Friday, 28 June 2013

Jim Cameron's Terminator fever dream

leading from

Key image from Terminator inspired by dream
  1. James Cameron: I was sick and dead broke in Rome, Italy, with a fever of 102, doing the final cut of Piranha II. Thats when I thought of Terminator. I guess it was a fever dream. (From: James Cameron - How to direct a 'Terminator',Starlog #89, Date: December, 1984)
  2. Omni magazine: Piranha II: The Spawning marked Cameron's full-dress directorial debut. When the Italian producer fired him off the picture after principal photography was completed, Cameron flew to Rome, broke into the editing room after hours and re-cut the movie the way he wanted it. It was in his Rome hotel that Cameron awoke from a fever dream of a robot killer from the future, unable to walk, dragging itself by a knife along the floor as it chased its wounded female prey.  (Omni magazine 1998) 
  3. NEW YORKER: In 1981, Cameron had the idea that became his first autonomous movie. It came to him, as he tells it, in the post-Freudian form of divine intercession: a dream. He was in Rome, trying to see a cut of “Piranha 2,” a bikinis-and-blood exploitation flick that he had been hired to direct. (He had been fired by the Italian executive producer, and wanted to get his name taken off the film.) He was sick and broke, and staying in a tiny pensione. One night, he said, he dreamed of “a chrome skeleton emerging out of a fire.” Then he sketched the figure cut in half and crawling after a woman. He said, “I thought, That was cool. I’ve never seen that in a movie before.”  (New Yorker, 26th October 2009)
  4.  George Noory: And tell us a little bit about the dream that led to Terminator, what happened?

    James Cameron: Yuh, that wasn't a precognitive dream, that was just a, and I don't get them that I'm aware of, but that was just a nightmare, seriously I was sick, I had the flu and a high fever, and so in that feverish dream state I had a dream about a, you know, a chrome skeleton and fire, emerging from the fire, you know and there was an image in of itself, and have a very strong feeling of dread associated with it in a dream almost unexplained by the image, and you know, we've all felt that, something freighted with a strong sense of dread so, I woke up from that and I felt it was a compelling image, and er I started to draw, started to write the story, to draw variations on that theme and it turned into this chrome skeletal figure, kind of death figure, er, pursuing a girl and I thought, okay, let's build a story around that and then it became a science fiction story and then this chrome death figure came from the future and was trying to kill her for some reason, what's the reason, well, her life will have some meaning that, that er is very significant in years hence and then the story kind of spun from that (Coast To Coast AM, Monday August 23, 2010)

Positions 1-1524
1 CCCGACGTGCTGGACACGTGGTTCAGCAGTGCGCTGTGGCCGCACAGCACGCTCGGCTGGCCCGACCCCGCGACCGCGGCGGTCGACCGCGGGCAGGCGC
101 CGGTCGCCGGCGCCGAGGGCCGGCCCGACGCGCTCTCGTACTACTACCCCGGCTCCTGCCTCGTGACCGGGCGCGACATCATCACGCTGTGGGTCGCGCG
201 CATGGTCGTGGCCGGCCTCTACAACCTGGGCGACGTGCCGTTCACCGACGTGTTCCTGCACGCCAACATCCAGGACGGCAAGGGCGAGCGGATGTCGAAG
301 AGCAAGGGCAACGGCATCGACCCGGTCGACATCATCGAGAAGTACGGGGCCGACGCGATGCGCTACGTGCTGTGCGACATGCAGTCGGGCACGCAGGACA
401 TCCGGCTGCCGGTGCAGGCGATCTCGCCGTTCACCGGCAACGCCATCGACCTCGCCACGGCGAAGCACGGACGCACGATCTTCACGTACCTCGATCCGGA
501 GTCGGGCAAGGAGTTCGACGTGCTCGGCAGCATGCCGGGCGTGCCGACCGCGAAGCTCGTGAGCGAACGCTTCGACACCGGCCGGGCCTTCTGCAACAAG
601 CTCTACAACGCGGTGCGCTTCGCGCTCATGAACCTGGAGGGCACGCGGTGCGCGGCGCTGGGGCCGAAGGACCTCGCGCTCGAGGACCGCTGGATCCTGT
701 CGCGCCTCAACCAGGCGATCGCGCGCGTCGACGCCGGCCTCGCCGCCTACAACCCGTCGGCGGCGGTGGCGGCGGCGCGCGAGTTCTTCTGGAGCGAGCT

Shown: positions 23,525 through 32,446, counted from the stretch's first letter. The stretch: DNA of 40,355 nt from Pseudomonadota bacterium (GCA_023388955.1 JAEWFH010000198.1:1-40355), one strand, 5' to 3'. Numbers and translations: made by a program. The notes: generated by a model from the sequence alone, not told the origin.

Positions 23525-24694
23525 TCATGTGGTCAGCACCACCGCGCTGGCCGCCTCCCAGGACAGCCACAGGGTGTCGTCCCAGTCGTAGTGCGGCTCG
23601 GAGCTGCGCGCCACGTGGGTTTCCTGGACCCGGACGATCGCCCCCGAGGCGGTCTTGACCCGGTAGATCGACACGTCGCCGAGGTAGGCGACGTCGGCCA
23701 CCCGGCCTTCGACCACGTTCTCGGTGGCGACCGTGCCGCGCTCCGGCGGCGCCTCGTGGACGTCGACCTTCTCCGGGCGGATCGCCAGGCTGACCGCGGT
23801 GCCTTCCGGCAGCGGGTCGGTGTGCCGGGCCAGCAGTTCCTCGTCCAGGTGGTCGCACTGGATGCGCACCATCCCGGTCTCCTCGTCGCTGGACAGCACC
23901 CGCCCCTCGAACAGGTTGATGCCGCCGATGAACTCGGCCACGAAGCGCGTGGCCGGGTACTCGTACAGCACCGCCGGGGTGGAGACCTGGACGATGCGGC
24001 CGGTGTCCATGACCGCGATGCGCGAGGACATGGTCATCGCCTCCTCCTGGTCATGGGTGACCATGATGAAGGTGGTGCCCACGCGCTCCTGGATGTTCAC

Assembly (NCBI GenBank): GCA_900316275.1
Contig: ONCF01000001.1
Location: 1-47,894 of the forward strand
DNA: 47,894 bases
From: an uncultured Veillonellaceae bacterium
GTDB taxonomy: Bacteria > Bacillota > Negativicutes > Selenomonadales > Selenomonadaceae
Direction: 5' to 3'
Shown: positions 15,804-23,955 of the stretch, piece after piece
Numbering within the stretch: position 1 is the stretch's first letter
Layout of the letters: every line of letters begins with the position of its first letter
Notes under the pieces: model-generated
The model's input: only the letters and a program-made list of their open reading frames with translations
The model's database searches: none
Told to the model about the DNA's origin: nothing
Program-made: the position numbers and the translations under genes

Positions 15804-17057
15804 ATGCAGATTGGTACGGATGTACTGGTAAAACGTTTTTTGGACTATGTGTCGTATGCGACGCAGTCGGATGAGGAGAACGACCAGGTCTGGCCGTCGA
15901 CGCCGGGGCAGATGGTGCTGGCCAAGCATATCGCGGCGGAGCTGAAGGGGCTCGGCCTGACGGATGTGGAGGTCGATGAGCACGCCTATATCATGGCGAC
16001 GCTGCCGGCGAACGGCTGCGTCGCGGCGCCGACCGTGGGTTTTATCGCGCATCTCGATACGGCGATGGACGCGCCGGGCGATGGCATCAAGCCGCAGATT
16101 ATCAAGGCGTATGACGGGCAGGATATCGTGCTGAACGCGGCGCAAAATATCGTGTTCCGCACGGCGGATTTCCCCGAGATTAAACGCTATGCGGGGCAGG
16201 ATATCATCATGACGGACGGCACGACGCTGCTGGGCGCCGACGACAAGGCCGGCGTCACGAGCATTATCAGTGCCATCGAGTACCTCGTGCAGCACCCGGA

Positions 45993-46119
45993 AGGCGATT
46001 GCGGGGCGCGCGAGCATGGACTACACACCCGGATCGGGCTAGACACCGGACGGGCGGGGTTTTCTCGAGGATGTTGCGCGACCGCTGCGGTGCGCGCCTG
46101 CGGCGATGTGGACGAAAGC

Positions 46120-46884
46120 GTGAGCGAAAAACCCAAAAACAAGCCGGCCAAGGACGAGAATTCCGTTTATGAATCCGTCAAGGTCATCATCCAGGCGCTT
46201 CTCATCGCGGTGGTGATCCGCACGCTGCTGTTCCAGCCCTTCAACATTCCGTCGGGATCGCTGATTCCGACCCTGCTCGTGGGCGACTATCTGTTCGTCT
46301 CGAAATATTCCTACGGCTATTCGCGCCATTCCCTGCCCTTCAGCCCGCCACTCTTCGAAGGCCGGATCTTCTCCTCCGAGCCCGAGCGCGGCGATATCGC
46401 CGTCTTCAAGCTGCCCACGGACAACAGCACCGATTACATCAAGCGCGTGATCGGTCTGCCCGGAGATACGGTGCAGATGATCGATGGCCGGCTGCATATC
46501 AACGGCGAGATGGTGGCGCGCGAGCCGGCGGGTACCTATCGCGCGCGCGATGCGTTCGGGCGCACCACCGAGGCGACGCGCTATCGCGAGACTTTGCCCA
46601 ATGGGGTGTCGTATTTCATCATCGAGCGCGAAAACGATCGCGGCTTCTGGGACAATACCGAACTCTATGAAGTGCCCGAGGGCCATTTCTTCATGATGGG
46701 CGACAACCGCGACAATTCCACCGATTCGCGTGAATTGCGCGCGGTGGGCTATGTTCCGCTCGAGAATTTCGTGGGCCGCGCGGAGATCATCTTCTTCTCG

5. Ian Nathan: The future came to him in a fever dream. He awoke with a jolt like a jump cut, the image still framed in his mind's eye "Something really horrific" he would repeat to his friends. It was March 1982, and the night before, as he collapsed into bed, he had been running a temperature of 102, slack and swampy with flu, "sick as a dog". The sweat that prickled his body brought to mind forks of electricity dancing and jabbing him around; he was momentarily disorientated shivering like a man pulled from icy water. This, he later conceived, is what it would be like for a human being to travel through time. He was so short of cash that he had taken to roaming the corridors of his seedy pensione somewhere in Rome's less salubrious backstreets, pilfering bread rolls from the breakfast trays in order to feed himself. He was virtually a skeleton, exhausted, unkempt - off the grid. The perfect recipient for a nuclear-powere epiphany. When he awoke the following morning, the afterimage of his dream was still stretched in his mind. He had been unfairly fired from his directing job, his big break, and had come to Rome to confront the Italian production company. He didn't have a friend for over 6000 miles and nine time zones. His airfare had been one way. "I was pissed off an alienated, my per diem," he recalls " and I wasn't feeling very much part of the flow of humanity." From the table he grabbed paper and pencils. and began to sketch that terrifying snapshot of the creature from his dream. He wanted to have a good look at it. "It was a chrome skeleton emerging phoenix like out of the fire,"  he says. As the drawing revealed, the machine figure wasn't striding - it had been torn in half somehow and was crawling from the flames. "He had a kitchen knife and pulled himself along the floor with it, dragging his broken arm. I also sketched the girl trying to get away from it." As he sat back to examine his newborn, the young director smiled for the first time in what seemed like forever, "I thought 'That was cool. I had never seen that in a movie before.' "
    James Cameron genuinely feared he might be dying that night. When he came to write the initial treatment, at first simply known as The Terminator, he described the implacable, silver coloured dream demon as "death rendered in steel." Whether it was prophecy, damnation , or half crazed product of a delirious mind was hard to tell as Rome awake  to its indifferent bustle. But this fiery template , this endoskeleton idea, would eventually transform Cameron into the biggest director of all time and change cinema in ways that he could never have envisaged in 1982. As dreams go, it was significant.
  6. Hale Anne Hurd:He called from Rome, telling me about his dream, about a robot that previous to that had been a cyborg with human flesh, emerging from the flames "(Empire, October 2013, p98)

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